Customization allows publishing companies to target a wider audience, but requires more sophisticated usage of customer data and behaviour patterns. It doesn’t matter how high quality your content is if it’s not shown to the right people.

 

Loyalty is a Thing of the Past

Back in the days, one’s choice of newspaper was almost based on ‘family-tradition’. Factors such as political opinions and religious beliefs, as well as social class, were determining which newspaper you subscribed to.
While there is still true today to a certain extent, there is almost no customer loyalty anymore, hence why customization is evermore important. The lesson here is what not to do: some publishers will see a clear emerging trend in their data, but choose to disregard it and refrain from addressing it, because it is not aligned with the preference of their traditional readership. But you may be attracting readers you never thought you would, readers who traditionally ‘belonged’ to another paper; and at the same time, one of your competitors may have caught the taste of your traditional readership. Listen to the data! We’re not saying the Financial Times should become a fashion magazine, but they do post the occasional article about suit fashion and guides on how to select the right tie; that’s because they listen to their readers, who may also be interested in this kind of stuff. And if they insist on sticking to business and finance news, well, then Bloomberg or The Economist will start writing guides on how to tie a tie, and the readers will be gone with the wind.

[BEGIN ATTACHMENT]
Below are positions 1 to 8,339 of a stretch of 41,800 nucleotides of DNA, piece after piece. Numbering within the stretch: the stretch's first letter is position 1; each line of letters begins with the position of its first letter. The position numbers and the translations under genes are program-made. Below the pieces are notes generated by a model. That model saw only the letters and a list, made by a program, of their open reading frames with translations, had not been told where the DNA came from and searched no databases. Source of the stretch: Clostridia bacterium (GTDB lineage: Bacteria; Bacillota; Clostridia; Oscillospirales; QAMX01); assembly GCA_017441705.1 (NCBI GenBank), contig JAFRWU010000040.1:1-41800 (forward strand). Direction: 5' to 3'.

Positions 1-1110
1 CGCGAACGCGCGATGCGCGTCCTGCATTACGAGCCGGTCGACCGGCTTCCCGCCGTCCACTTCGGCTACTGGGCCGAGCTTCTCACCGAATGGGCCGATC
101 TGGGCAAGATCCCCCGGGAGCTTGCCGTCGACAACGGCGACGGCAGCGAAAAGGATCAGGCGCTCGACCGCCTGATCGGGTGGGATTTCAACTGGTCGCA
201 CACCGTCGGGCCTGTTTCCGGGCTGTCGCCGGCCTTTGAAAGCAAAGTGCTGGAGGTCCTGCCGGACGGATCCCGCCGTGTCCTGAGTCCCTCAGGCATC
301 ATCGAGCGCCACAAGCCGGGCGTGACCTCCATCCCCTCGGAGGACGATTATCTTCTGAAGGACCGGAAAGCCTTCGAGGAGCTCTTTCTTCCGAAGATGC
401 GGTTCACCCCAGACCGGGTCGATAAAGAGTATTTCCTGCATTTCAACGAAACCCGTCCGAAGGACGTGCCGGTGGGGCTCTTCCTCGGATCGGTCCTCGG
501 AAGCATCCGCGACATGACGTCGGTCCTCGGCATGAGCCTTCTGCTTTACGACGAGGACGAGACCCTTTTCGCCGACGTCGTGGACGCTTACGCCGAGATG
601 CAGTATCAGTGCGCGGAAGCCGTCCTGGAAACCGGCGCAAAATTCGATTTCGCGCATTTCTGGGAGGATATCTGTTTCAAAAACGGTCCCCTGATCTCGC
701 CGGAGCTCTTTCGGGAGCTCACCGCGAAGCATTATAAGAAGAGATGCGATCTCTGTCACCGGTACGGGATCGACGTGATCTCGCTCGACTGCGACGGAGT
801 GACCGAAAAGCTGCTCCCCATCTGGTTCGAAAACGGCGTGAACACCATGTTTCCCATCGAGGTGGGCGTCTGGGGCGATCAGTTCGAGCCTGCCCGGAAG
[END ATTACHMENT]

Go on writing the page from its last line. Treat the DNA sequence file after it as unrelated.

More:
New Content Requirements

In the traditional newspapers, you were limited to letters and images. But online, you can offer much more than that; videos, for one!
And, of course, these videos should consider how subscribers watch them. For example, as Facebook launched the ‘autoplay with no sound’ feature in their newsfeed, it has become important to include subtitles and descriptions of graphs etc., so a video can be watched without sound.

Another emerging trend in online content is different courses: business newspapers, for example, offer different courses in financial modelling and other topics related to their news, which differentiates them from the competition and creates an additional revenue source for them. An article about food could refer readers to a cooking class, an article about fashion could include a link to a tutorial on sewing, and articles on finance can refer readers to a walkthrough of the technical analysis that underpins the case in the article.